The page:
Monica Lewisnky gave a TED talk recently on the price of shame, and it’s one of the best TED talks I’ve ever heard.
Her’s is a name that will always conjure up a mixed bag of emotions, and she knows it. Say what you will about her, but very few people have had to live out their mistakes as publicly as she has.
To me, that makes her now very public stand against cyber-bullying all the more impressive. In standing up against cyber-bullying, she is also standing up for mental health. She addresses the issue of how, especially among the young, the increase in online bullying has also led to an increase in suicides and suicidal ideations.
But to me, there’s also a more subtle, if no less important, way that she addresses mental health awareness here. She talks a lot about the need for empathy, and I couldn’t agree more. There’s a big difference between empathy and sympathy. When I tell people of my own mental health issues, I notice that it’s easier for many to project sympathy than empathy. But the thing is, I’m not looking for sympathy. I don’t want anyone feeling sorry for me. Who does?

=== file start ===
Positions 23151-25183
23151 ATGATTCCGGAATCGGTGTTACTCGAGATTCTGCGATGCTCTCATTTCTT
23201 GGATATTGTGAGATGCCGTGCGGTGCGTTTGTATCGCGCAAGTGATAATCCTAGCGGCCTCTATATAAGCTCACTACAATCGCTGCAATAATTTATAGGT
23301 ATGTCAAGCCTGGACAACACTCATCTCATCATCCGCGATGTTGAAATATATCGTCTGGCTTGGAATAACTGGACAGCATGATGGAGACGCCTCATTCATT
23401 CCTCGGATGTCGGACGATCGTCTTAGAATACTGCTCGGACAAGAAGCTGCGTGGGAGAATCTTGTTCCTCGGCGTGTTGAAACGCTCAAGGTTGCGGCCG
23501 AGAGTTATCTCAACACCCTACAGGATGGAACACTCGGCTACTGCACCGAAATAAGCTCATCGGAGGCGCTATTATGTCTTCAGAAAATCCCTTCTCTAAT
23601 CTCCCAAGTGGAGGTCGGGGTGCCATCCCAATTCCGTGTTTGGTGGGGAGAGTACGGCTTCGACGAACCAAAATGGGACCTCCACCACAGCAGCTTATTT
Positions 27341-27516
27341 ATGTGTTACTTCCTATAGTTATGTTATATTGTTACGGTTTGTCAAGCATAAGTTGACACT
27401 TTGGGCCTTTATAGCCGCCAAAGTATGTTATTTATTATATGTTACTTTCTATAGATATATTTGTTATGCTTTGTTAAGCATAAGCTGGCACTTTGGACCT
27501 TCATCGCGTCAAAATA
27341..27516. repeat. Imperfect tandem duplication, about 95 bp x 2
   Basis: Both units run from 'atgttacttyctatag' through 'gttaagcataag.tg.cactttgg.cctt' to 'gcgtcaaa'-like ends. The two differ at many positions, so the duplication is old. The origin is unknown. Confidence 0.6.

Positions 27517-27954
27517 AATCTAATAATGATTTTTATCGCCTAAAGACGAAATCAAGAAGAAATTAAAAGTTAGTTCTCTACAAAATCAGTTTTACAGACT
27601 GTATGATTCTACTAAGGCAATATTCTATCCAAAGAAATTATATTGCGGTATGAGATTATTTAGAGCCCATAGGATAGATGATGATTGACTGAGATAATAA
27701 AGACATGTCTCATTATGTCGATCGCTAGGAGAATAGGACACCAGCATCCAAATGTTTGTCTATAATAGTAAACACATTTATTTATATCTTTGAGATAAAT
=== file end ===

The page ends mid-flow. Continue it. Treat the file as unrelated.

But I do want empathy. I do want people to at least make an attempt to put themselves in my place. To tell me that they are there for me no matter what. I’ve noticed how hard this is for a lot of people, and I think it’s indicative of an unfortunate lack of empathy that is due, in large part, to the Internet. Of course, if I want empathy from others, I also must become more aware of how I project it myself. I like to think that I’m good at it. Now, though, I’m thinking that I could do better.
So, when Monica Lewinsky talks about the need for empathy here, she is speaking for people like myself. I applaud her, both for this amazing TED talk, and for taking a stand. Take a listen and let me know what you think.